Chrysippus


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Chrysippus

(krĭs`ĭpəs), c.280–c.207 B.C., Greek Stoic philosopher, b. Soli, Cilicia. He was a disciple of Cleanthes and succeeded him as head of the Academy in Athens. After Zeno, the founder of StoicismStoicism
, school of philosophy founded by Zeno of Citium (in Cyprus) c.300 B.C. The first Stoics were so called because they met in the Stoa Poecile [Gr.,=painted porch], at Athens, a colonnade near the Agora, to hear their master Zeno lecture.
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, Chrysippus is considered the most eminent of the school. He systematized Stoicism and reconciled the factions that threatened to split the school. Chrysippus wrote with exquisite logic but also gave great weight to prophecy and the irrational. Only fragments of his work survive.

Bibliography

See J. B. Gould, The Philosophy of Chrysippus (1970).

Chrysippus

 

Born circa 280 B.C. in Soli, in Cilicia; died 208 or 205 B.C. Greek philosopher.

Chrysippus is considered the second founder of Stoicism after Zeno of Citium and its chief systematizer. He became head of the Stoic school in Athens after the death of Cleanthes in 232 B.C. Chrysippus wrote more than 700 works, about half of which are devoted to problems of logic; however, only fragments of these works have survived. He elaborated the logic of propositions and established the principle of bivalence, which became the ontological premise of classical logic.

WORKS

Stoicorum veterum fragmenta, vols. 2–3. Edited by H. von Arnim. Stuttgart, 1968.

REFERENCE

Bréhier, E. F. Chrysippe et I’ancienne stoϊcisme. Paris, 1951.
References in classic literature ?
The nineteen following lines from another recension of lines 889-900, 924-9 are quoted by Chrysippus (in Galen).
See HALL, supra note 5, at 115 ("In the early history of jurisprudence many legal philosophers wrote about law without mentioning the sanction; this can be traced back to many pithy statements by Plato and Aristotle, to the Stoic Chrysippus, and to Cicero who defined law as right reason, commanding what should be done and forbidding what should not be done.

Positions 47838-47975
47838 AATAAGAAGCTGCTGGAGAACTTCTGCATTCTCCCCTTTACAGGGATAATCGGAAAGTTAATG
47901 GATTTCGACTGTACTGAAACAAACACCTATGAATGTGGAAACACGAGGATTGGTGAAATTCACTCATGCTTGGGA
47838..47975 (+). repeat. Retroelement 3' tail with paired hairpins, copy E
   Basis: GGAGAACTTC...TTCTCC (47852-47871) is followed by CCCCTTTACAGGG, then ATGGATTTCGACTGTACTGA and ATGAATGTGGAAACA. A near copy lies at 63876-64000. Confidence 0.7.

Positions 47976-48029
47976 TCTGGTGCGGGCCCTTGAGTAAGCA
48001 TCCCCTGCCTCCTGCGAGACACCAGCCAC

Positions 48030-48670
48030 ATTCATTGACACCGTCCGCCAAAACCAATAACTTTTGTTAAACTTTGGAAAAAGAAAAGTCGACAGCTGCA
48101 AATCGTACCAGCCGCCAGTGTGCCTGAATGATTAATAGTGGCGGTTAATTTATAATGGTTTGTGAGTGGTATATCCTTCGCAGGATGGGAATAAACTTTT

THE LAST WORD CHRYSIPPUS, the Stoic philosopher is said to have died of laughter after watching his drunk donkey try to eat figs while philosopher Empedocles is said to have died by leaping into Mount Etna to show his followers he had become a god.
B Reconstitution of everything from the fire: Barnes interprets this as a view of causation (facilitated from Chrysippus via Plutarch) that "Every event, without exception, is determined by antecedent causes, and nothing can escape their constraints".
In 207 BC the Greek philosopher Chrysippus died laughing - after getting his donkey drunk on wine and watching it try to eat figs.
For Chrysippus well said, that all other things were created for the sake of men and gods, but that these exist for their own mutual fellowship and society, so that men can make use of beasts for their own purposes without injustice" (see Cicero 1967: III.
The first part of the paper examines Alexander's virtues and vices according to Diogenes Laertius and Chrysippus.
chapter 1 when Junius cites Chrysippus, more than likely Junius found
Upon reaching adulthood, Laius was entrusted with the care of Pelops' young son, Chrysippus, whose name means "golden horse.
founded by the fourth century BCE by the Greek thinker Zeno of Citium and systematized by his successors Cleanthes and Chrysippus in the third
Chrysippus actually used Euripides' depiction of Medea as an example of a disposition antithetical to Stoicism, and it may be that Apollonius was aware of this.
The important thing, Epictetus said with the example of Socrates in mind, is not to have mastered the kind of theoretical issues having to do with logic and physics that Chrysippus wrote about at great length; the only thing that truly matters is "how you act in your choices and refusals, your desires and aversions, how you go at things, and apply yourself to them, and prepare yourself, whether you are acting in harmony with nature [reason] therein, or out of harmony with it" (Discourses I, 4, 14).